Quality Assurance

MetStorm is designed to operate with a wide range of input data which makes it a flexible tool for producing gridded precipitation associated with very old storms (pre-1900) as well as storms that just occurred. To instill consistency among previous storm analyses conducted by others, MetStorm’s logic is built on similar techniques used in the past by the U.S. Army Corps of Engineers (USACE) and others, but includes numerous improvements (see section titled: MetStorm versus Storm Precipitation Analysis System). MetStorm intelligently integrates all available data for creating quality GIS grids of Quantitative Precipitation Estimates (QPE). At a the minimum,  MetStorm requires one hourly station and a basemap to produce a series of QPE grids. However, if available, additional gauge data (of various types; see below), dual-pol radar-estimated precipitation data, traditional radar reflectivity and/or satellite data can be used to create seamless grids of QPE across varied terrain.

The nominal temporal resolution of MetStorm is 1-hour given precipitation is standardly reported in 1-hour precipitation increments. However, if radar data is available, further disaggregation down to 5-minute intervals (snapped to even 5-minute intervals, e.g. :05, :10, :15, etc.) is possible by imposing the temporal distribution of precipitation derived from radar precipitation estimates together with MetStorm’s final 1-hour QPE.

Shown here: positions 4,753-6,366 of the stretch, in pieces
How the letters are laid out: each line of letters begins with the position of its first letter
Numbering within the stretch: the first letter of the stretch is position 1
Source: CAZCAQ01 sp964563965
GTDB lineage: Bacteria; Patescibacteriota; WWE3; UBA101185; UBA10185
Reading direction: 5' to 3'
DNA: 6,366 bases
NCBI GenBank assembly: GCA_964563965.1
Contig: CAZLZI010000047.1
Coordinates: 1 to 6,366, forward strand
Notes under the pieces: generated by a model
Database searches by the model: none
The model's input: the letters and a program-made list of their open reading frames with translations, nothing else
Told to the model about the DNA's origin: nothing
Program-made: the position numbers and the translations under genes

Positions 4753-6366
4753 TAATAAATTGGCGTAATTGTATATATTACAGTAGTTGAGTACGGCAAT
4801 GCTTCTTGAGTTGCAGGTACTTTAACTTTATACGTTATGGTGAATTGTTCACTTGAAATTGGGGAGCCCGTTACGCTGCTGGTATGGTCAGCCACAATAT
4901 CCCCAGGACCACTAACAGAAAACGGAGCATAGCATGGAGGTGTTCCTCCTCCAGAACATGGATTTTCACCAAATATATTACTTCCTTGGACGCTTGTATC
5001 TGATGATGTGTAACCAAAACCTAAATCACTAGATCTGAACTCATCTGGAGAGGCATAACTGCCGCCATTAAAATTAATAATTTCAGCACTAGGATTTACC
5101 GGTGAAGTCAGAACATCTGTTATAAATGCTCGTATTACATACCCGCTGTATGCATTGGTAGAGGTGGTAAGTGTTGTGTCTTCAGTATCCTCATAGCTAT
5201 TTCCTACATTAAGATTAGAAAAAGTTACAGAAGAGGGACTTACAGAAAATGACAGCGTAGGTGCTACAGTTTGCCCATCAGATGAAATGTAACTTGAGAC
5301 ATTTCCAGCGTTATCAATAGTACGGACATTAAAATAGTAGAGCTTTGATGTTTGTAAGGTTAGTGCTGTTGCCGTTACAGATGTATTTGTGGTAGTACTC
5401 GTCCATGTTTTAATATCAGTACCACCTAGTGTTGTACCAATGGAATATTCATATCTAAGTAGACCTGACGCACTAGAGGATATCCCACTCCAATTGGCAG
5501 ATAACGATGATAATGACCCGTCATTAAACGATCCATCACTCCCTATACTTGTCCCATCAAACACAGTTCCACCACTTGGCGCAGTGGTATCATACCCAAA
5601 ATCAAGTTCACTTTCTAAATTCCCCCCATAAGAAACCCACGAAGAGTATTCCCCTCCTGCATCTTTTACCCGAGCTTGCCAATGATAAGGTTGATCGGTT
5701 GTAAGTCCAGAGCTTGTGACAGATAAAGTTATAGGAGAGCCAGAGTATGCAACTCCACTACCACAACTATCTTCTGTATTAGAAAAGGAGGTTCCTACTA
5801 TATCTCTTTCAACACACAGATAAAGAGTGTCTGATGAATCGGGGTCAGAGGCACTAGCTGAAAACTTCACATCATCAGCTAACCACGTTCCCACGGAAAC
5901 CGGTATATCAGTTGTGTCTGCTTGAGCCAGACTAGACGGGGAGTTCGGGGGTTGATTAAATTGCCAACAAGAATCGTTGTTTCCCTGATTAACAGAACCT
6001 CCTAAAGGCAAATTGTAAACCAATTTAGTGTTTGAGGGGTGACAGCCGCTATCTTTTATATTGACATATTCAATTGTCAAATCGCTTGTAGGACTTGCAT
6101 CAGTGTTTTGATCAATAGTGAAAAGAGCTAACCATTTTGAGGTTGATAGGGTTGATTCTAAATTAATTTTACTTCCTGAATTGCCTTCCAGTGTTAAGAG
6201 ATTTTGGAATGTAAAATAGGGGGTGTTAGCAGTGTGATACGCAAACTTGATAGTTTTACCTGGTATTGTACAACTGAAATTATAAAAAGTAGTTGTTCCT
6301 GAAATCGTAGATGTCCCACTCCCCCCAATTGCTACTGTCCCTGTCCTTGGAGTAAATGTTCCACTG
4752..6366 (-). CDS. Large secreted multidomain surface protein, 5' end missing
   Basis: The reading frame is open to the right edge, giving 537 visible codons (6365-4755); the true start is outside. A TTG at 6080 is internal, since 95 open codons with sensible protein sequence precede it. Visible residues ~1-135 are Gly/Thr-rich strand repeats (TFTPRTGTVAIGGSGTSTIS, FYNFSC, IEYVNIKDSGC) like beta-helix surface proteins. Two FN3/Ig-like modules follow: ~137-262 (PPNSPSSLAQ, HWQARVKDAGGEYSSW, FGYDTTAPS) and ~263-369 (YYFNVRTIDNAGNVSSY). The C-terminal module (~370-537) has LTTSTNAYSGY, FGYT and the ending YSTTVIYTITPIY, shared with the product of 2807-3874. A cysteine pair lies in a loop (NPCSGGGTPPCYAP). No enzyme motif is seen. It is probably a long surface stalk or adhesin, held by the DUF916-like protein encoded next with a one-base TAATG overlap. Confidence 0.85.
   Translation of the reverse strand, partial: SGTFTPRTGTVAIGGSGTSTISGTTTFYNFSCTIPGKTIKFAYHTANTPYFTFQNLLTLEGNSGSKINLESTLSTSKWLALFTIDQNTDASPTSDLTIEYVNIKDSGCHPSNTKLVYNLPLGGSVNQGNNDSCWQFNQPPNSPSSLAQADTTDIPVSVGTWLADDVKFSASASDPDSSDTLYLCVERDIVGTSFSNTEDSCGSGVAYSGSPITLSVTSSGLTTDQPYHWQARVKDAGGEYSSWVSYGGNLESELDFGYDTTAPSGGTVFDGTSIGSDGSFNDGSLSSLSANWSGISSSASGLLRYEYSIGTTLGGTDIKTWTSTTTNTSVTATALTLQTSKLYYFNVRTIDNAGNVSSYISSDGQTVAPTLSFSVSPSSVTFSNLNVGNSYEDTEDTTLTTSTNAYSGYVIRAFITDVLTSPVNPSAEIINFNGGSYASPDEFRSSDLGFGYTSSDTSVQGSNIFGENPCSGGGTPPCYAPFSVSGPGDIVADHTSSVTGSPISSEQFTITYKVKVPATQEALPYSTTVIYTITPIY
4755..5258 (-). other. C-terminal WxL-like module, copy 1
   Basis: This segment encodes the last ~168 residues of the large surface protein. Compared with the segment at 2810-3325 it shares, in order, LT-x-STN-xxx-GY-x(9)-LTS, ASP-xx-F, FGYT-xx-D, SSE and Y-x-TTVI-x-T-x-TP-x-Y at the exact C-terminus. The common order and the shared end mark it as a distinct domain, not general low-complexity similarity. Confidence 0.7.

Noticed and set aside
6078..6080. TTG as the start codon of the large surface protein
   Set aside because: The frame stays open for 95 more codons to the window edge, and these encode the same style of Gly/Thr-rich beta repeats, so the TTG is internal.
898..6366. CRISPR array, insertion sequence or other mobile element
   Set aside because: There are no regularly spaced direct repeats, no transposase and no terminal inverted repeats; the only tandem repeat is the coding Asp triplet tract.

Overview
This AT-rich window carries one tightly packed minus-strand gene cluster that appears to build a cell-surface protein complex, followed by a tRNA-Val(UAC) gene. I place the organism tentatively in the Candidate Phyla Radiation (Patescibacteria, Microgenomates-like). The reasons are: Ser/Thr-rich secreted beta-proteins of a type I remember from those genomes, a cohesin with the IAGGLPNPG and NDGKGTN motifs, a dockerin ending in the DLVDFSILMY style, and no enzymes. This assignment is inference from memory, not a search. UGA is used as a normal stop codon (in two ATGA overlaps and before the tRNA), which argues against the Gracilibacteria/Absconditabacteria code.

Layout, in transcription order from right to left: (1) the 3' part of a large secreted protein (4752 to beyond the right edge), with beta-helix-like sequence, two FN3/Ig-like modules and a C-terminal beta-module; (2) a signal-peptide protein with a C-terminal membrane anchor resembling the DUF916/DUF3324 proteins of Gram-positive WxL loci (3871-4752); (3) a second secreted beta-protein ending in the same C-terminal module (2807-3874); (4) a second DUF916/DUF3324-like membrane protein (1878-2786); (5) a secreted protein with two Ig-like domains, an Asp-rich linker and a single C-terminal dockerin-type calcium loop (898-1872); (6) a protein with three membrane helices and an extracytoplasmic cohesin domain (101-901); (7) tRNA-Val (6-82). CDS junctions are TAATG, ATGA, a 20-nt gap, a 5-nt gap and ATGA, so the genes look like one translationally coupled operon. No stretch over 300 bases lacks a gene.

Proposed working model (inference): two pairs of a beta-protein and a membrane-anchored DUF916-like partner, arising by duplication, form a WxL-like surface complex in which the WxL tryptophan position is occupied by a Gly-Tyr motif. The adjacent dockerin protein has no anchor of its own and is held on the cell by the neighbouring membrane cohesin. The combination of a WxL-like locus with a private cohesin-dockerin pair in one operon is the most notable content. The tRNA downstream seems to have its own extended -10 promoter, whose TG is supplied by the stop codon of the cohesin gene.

Quality control is an on-going and critical element of a storm precipitation analysis to ensure the highest data quality and integrity. Given the plethora of data available in each storm analysis, manual inspection is required to parse through data errors such as: incorrect observation times, previously undetected accumulation periods, beam blockage issues, radar anomalies, co-located gauges with different storm total amounts, undercatch of precipitation from gauges, etc.

An example of a MetStorm quality control interface used for performing QC on individual hourly grids.

MetStorm Products and Output

MetStorm’s gridded FQPE is the basis for a variety of precipitation analytics.  The complete list of potential deliverables include the following, which are described in more detail in the subsequent subsections:

  • High-resolution gridded QPE
  • Average Recurrence Interval (ARI) maps/grids
  • Depth-Area-Duration (DAD) plots/tables
  • Complete gauge data catalog
  • Validation plots
  • Error statistics
  • Mass curve tables/plots for any location at 5-minute or 1-hour intervals
  • Storm report, including the above elements plus a total storm map, a brief meteorological discussion, and the analyst’s assessment of the storm analysis reliability.

Below are examples of each MetStorm output product. Click on each image to view in fullscreen.

Example storm total map image from MetStorm.